Ephesus Excavation History and The first archaeological excavations in Ephesus were started in 1869 by a British engineer John Turtle Wood working for the British Museum. In 1863, Wood came to the Ephesus area and unsuccessfully searched for the Temple of Artemis. An inscription found in the Theatre in 1869 mentioned that, the religious objects used in the plays were picked up from the temple, and following the sacred road, were brought into the city through the Magnesia Gate, and that these were taken back to the temple following the same route.
Therefore, Wood had to find the Magnesia Gate first. Since Magnesia was an ancient city southwest of Ephesus, the Magnesia Gate had to be in that direction. By following the fortification walls of the Hellenistic period, Wood easily discovered the gate. Starting here, he carried on preliminary digs, and by following the road, he found the location of the temple. Yet. for various reasons he could not complete the excavation of the temple. After 1904, D.G. Hogarth resumed excavating the temple.
The excavations which are now being carried out by the Austrian Archaeological Institute were started by Otto Benndorf in 1895. O. Benndorf obtained permission from the Ottoman sultan to excavate in Ephesus, and he later purchased a large section of the city. The land he had bought, was nationalized in recent years by the Turkish authorities.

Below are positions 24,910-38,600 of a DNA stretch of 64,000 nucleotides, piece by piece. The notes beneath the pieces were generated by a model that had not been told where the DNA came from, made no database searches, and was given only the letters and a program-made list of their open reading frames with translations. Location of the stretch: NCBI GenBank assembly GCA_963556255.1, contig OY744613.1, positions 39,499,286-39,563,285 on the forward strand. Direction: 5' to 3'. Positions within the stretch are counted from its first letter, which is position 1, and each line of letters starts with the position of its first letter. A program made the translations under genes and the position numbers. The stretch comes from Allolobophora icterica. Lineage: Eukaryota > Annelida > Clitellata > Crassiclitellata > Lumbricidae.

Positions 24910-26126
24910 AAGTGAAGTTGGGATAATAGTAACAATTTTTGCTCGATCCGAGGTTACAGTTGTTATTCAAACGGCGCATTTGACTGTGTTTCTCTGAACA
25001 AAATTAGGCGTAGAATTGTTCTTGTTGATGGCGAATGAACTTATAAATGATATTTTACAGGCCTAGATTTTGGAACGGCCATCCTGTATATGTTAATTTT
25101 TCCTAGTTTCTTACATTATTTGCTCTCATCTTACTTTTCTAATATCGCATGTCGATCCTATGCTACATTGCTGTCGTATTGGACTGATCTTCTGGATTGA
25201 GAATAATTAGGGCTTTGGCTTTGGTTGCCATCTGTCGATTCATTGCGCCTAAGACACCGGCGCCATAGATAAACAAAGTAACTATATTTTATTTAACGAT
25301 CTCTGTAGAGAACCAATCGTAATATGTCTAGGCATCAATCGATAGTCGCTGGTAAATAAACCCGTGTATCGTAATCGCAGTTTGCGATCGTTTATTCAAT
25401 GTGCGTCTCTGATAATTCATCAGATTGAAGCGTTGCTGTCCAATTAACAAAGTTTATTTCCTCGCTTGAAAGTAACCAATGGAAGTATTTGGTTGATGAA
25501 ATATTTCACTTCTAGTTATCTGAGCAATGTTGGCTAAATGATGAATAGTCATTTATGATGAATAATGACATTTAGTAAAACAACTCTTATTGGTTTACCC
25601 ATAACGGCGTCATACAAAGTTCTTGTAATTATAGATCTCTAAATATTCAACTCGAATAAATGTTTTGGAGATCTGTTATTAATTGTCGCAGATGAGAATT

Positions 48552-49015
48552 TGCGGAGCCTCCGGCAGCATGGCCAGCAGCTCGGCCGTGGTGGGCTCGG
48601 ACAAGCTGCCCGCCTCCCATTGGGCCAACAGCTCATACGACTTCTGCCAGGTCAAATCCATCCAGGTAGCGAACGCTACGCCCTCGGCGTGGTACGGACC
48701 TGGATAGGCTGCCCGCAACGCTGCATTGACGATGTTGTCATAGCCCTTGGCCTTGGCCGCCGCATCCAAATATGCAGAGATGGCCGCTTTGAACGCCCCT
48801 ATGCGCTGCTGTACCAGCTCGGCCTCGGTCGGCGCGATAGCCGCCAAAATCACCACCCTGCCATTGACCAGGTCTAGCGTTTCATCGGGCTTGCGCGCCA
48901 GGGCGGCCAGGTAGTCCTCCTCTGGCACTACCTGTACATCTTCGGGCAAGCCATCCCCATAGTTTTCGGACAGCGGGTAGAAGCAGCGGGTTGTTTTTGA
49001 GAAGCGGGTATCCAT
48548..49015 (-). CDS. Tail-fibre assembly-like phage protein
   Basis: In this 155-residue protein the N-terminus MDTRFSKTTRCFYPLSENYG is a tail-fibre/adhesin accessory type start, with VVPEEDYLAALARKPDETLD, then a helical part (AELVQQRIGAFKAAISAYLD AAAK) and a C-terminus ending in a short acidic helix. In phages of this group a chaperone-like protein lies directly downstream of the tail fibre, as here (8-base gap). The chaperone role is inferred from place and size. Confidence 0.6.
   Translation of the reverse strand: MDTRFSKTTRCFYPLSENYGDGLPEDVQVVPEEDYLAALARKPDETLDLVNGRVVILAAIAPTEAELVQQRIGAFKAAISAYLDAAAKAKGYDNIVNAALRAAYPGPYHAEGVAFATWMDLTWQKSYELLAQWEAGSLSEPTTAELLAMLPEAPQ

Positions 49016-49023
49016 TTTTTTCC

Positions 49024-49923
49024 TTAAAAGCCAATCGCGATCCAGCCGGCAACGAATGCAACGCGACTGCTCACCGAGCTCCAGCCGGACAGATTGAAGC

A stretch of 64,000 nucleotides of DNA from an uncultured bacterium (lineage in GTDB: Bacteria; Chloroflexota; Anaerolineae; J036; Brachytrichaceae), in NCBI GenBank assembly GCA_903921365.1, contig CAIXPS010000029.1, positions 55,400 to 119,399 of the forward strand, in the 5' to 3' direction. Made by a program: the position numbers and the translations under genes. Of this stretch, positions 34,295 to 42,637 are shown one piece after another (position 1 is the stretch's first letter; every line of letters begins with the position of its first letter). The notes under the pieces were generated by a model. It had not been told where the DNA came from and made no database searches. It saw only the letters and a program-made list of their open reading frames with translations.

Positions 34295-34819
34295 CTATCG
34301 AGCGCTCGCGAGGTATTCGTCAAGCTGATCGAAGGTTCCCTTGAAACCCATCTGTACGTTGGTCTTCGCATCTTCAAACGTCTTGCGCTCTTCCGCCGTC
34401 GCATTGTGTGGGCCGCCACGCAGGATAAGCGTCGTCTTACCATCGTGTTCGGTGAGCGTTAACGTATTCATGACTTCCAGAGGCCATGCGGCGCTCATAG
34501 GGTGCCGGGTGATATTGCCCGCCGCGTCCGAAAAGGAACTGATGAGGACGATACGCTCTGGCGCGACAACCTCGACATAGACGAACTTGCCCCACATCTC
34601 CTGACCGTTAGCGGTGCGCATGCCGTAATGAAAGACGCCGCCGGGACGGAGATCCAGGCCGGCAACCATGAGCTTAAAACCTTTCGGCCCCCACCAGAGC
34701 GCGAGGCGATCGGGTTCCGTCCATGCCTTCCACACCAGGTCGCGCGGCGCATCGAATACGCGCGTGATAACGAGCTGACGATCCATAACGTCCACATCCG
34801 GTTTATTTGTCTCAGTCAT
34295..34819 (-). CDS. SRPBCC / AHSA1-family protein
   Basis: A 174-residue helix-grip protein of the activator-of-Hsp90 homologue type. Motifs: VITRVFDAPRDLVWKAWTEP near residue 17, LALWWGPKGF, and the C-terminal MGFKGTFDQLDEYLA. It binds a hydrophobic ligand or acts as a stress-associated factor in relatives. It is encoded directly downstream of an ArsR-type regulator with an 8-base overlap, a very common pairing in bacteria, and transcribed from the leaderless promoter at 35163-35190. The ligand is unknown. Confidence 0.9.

After Benndorf, under the supervision of (in chronological order) Profs. Keil, Miltner, Eichter, and since 1969 Prof. Vetters, the main streets, squares, and structures along the streets in Ephesus have been excavated. Prof. Vetters excavated a section of the insula with houses situated on the slopes and completed the restoration of two houses. The renovation of the Celsus Library was also realized in 1978 by Prof. Vetters. Most of the remains unearthed up to 1905 were taken to England, and most of those found between 1905 and 1923 were taken to Austria.
In 1954, the Ephesus Museum started excavating and restoring Ephesus and since then, many important structures have been excavated and restored. The Ministry of Culture and Tourism of the Turkish Republic, in 1979, started the “Environmental Protection, Excavation and Restoration of Selcuk-Ephesus” project, with emphasis on the excavation of the Church of St. John, Stadium Street and the Church of the Virgin Mary.
Excavations in Ephesus are still continuous in the 2022-2023 period. You can read our Ephesus Excavations 2022 article to get the latest information about the Ephesus Excavations.
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